Almanac December 2023
December is a waltz with what’s still here; a slowing down; warmth from new directions.
These frigid mornings, dawn lingers.
Through the kitchen window, soft light unveils a council of leafless trees, silhouettes of cottontails, a frost-laced landscape.
As steam rises from the mug in your hands, you feel the sudden swell of loss. The sting of what’s not here. The emptiness of winter.
You deepen your breath, allowing the wave of grief to pass almost as quickly as it arrived.
Unexpectedly, a surge of joy follows.
When resident birds pierce the rose-pink silence with their silvery warbles and trills, you look toward the swinging feeders, eager to honor your end of the deal.
The agreement is simple: You offer sustenance; they offer life. You set down the mug for the bundling ritual.
Outside, the cold air enlivens you. Toting the bag of seed, you follow your breath to the wee, suspended altars. The winged ones disperse.
Despite the crunch of frozen earth, the starkness of the skyline, the withering garden, a softness cradles these early winter days.
Nature doesn’t mourn what’s gone like we do.
As you refill the feeders, a cardinal whistles from a nearby holly; chickadees sing among towering pines.
Winter isn’t empty, you remember. Nor is it quiet. It simply offers space for deeper listening.
In a way Winter is the real Spring — the time when the inner things happen, the resurgence of nature.
— Edna O’Brien
River in the Sky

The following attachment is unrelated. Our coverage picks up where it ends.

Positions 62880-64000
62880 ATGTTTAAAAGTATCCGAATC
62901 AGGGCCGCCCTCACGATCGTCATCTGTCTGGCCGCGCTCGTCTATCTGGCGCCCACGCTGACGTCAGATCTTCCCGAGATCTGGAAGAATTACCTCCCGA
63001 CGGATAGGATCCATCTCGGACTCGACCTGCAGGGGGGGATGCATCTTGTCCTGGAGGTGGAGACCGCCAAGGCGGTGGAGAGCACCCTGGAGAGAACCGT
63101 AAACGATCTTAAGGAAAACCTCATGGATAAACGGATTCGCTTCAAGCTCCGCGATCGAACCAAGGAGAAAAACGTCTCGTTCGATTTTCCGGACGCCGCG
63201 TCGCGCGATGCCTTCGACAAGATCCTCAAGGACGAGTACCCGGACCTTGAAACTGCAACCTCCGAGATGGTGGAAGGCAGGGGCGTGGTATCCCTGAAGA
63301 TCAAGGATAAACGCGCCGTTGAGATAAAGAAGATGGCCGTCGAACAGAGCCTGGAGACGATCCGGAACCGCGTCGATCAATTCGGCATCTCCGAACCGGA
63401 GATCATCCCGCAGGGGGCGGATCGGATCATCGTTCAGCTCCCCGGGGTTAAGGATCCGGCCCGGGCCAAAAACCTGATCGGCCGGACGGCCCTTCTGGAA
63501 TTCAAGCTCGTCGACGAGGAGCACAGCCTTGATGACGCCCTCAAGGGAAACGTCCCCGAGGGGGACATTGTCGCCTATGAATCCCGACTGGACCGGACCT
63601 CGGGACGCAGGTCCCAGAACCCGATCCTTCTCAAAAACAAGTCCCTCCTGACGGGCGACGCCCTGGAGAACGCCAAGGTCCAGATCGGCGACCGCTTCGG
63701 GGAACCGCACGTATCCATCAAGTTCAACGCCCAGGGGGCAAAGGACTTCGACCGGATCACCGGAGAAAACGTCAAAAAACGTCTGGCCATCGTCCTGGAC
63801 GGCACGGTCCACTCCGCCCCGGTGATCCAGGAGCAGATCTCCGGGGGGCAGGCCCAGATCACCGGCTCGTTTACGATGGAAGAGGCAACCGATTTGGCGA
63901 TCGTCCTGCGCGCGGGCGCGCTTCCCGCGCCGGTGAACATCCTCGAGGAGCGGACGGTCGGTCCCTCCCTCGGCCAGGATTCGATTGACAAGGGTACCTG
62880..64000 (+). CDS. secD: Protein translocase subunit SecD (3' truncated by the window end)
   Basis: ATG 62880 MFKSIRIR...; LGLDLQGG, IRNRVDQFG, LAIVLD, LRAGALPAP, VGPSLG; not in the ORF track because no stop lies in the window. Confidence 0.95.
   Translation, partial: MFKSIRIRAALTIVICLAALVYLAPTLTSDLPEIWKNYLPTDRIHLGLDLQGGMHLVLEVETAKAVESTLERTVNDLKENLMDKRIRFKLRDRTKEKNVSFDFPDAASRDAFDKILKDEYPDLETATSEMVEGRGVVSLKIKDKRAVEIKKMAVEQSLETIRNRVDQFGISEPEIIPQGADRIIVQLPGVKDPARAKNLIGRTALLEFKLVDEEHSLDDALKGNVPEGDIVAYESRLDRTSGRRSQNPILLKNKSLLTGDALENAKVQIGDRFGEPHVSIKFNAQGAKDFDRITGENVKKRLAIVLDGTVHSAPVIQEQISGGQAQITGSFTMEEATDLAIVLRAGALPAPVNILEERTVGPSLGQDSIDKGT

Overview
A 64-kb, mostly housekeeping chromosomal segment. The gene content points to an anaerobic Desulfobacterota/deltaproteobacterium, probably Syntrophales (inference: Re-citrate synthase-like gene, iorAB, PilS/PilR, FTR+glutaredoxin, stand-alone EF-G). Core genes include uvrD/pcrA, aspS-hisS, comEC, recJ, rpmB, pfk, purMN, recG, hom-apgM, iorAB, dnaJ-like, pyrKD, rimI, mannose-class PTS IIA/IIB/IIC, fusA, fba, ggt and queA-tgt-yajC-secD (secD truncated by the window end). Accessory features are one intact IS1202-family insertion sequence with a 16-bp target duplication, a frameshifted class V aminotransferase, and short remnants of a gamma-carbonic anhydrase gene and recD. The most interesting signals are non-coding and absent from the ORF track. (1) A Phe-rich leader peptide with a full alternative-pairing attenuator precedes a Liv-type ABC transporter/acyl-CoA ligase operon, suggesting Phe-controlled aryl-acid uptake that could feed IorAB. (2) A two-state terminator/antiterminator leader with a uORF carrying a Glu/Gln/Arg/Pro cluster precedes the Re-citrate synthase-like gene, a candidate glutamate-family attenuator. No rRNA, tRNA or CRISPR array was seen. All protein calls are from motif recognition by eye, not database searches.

The winter sky is a stargazer’s dream. These crystalline nights, don’t let the cold air stop you from getting intimate with Orion and company.
Among the best-seen constellations this month — Aries (the ram), Triangulum (the triangle), Fornax (the furnace), Horologium (the clock) and Perseus — is a vast celestial river that begins at the footstool of the Hunter and meanders down, down, down to the southern horizon and Achernar, the constellation’s brightest star.
Among the 48 original constellations catalogued by Greek astronomer Claudius Ptolemy, Eridanus requires a dark sky. It may be faint, but if you’re able to spot this massive star cluster — home to the so-called Eridanus supervoid and the Witch Head Nebula — surely you won’t regret the extra effort.
Light of Arthur
Days are getting shorter. On December 21, the winter solstice marks the shortest day — and longest night — of the year.
Ancient cultures birthed countless myths and legends about the solstice. Scots attributed the darkening days to a giant hag-goddess named Cailleach, queen of winter. Finnish myth tells of a shape-shifting witch who steals the sun and moon. Nordic people called the solstice “Mother’s Night,” believing that their goddesses gave birth at the season’s darkest hour to offer more light.
In Druidic tradition, the Wheel of the Year now revolves to Alban Arthan, a winter solstice festival that celebrates the light of King Arthur, symbolically reborn as the Mabon (sun child).
This much is true: From darkness comes light. May we trust the grand unfolding, honoring the journey from winter to spring again and again. PS